The end result was we jumped ahead for dinner and had salmon.  It was pretty delicious.  Actually all the recipes for this week look delicious.  They were developed by Sara Forte of Sprouted Kitchen and I'm excited to try all of them.

Did a lot of prep work today.  It was like a circus in the kitchen, three rings of controlled chaos.  To save time I used vegetable broth in the recipes instead of making the cleansing broth, and love the peeled and cut butternut squash.

Fantastic product
The black bean and rice patties did not turn out as I expected.  They spread into very large, very thin black bean and rice pancakes.  Not sure where I went wrong.  When the Husband saw them, he said, "I never thought I'd be so happy to see beans."
Bean pancakes

Saturday, March 2, 2013

Cleanse Day 5/6: All it takes is a plan

We had a bit of a breakthrough last night.  The Husband was working late.  Unfortunately his retail management career makes this necessary when important events like the midnight release of Twilight Breaking Dawn: Part 2 transpire.  I called him around 8:30 and asked him how he was feeling.  His reply - "good"!  The exclamation point was my addition, not indicative of his actual level of emotion.  However, I think he has hit a turning point.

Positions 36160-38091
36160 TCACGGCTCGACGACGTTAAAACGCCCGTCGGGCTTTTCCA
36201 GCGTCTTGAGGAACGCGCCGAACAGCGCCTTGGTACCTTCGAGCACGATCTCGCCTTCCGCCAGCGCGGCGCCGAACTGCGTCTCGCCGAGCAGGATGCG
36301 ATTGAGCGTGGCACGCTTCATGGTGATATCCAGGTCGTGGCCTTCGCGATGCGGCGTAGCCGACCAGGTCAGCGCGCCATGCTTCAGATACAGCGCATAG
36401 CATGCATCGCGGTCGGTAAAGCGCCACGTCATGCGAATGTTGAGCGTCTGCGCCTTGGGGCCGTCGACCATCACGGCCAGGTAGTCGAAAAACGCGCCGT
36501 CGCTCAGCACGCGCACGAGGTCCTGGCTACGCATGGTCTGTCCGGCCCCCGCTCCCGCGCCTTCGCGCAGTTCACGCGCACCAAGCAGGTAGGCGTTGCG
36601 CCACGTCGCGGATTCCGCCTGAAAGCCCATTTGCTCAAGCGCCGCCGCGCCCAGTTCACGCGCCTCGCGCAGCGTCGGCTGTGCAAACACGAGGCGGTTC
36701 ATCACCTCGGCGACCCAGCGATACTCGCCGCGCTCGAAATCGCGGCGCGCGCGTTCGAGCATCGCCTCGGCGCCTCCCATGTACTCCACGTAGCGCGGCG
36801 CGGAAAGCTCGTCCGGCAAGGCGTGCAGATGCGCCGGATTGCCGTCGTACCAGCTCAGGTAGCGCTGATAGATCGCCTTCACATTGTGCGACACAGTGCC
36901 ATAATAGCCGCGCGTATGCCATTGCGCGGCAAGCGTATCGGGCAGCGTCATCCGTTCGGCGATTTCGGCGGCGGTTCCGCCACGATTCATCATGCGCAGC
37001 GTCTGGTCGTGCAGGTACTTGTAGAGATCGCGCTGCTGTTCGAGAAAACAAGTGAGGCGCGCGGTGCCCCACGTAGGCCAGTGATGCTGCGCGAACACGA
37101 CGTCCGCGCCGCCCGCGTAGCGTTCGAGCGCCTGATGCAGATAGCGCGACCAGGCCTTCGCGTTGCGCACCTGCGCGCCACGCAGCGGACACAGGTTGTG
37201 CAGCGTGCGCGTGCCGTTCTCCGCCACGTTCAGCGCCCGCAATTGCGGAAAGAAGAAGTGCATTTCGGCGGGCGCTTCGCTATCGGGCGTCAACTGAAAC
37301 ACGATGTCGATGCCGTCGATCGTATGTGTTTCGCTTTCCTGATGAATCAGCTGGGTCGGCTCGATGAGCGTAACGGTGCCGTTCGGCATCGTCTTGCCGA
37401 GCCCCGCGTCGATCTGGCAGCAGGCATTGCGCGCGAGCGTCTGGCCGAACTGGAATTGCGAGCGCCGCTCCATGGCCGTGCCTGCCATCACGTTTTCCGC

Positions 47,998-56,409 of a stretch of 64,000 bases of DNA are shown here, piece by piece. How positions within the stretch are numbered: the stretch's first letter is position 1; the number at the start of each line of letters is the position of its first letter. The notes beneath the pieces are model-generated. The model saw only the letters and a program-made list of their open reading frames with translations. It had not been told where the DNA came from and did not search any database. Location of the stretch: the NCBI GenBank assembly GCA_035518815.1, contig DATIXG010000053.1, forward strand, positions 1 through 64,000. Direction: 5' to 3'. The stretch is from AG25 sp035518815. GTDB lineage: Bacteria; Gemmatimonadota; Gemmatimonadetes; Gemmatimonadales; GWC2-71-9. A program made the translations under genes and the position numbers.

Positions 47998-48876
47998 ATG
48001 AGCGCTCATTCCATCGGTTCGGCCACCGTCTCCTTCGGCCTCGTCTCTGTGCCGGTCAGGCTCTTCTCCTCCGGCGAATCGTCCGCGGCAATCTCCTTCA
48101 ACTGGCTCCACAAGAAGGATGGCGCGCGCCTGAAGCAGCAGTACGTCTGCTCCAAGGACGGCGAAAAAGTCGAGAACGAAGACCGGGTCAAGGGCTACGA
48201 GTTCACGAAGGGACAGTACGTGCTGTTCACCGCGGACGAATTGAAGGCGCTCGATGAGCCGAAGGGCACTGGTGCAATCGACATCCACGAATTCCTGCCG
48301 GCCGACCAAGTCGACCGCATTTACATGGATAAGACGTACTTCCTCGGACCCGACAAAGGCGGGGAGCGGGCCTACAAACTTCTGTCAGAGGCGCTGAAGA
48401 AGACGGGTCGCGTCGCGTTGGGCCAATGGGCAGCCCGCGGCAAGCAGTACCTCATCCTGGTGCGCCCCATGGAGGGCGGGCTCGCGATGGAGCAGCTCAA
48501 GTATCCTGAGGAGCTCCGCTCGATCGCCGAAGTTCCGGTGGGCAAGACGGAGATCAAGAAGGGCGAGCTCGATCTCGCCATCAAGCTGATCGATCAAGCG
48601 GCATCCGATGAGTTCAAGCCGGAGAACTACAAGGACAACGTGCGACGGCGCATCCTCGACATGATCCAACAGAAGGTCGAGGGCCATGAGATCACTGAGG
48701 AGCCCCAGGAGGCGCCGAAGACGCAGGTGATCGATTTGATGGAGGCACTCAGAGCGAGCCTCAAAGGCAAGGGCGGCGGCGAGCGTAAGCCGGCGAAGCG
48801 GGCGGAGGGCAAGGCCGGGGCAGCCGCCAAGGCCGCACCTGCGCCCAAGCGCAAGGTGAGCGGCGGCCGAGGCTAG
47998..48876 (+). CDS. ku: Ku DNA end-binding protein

As for myself, yesterday I went to happy hour without imbibing.  I substituted with about 10 glasses of water, which I suppose I am glad were't margaritas this morning.  Luckily Cactus Pear is vegetarian friendly, so there were a few options that fit into the cleanse.  I had the Pear Salad topped with portobello mushrooms, hold the cheese and dressing.  It was loaded with mushrooms and very satisfying.

When I started this cleanse, I thought the most difficult part would be the lack of baked goods and chocolate.  But the amount of fruit I'm eating seems to have appeased my sweet tooth, even though the aroma is quite enticing when I open the desk drawer containing my chocolate stash.  Temptation actually came in the form of alcohol.  Normally I would say I'd much rather have a piece of cake than a glass of wine, but that wasn't the case yesterday.  Everyone was enjoying an adult beverage, being social, and there is an association for me with drinking in those scenarios.  Hence the reason I consumed 10 glasses of water.  Interesting.

I am starting to prepare for next week, when fish (not shellfish), legumes, and gluten-free grains are back on the menu.  The Husband will be pretty excited about the salmon dishes.  I think he is struggling because, besides the fact he doesn't like many fruits, vegetables, or nuts, he views the plan as restrictive.  On the other hand, I have been really pleased at how much it has changed my approach to fruits and vegetables.  Previously I felt like when I cooked I had to serve a grain, protein, vegetable at every meal.  It has been eye-opening that my stomach is content with meals made entirely of fruits and vegetables.  The food is so colorful and appealing.  No heavy feeling after eating, no food hangovers.

I hope that after the cleanse is over I can keep up with preparing healthy meals daily.  I would like to avoid the chinese and pizza delivery trap.  All it takes is a plan, right?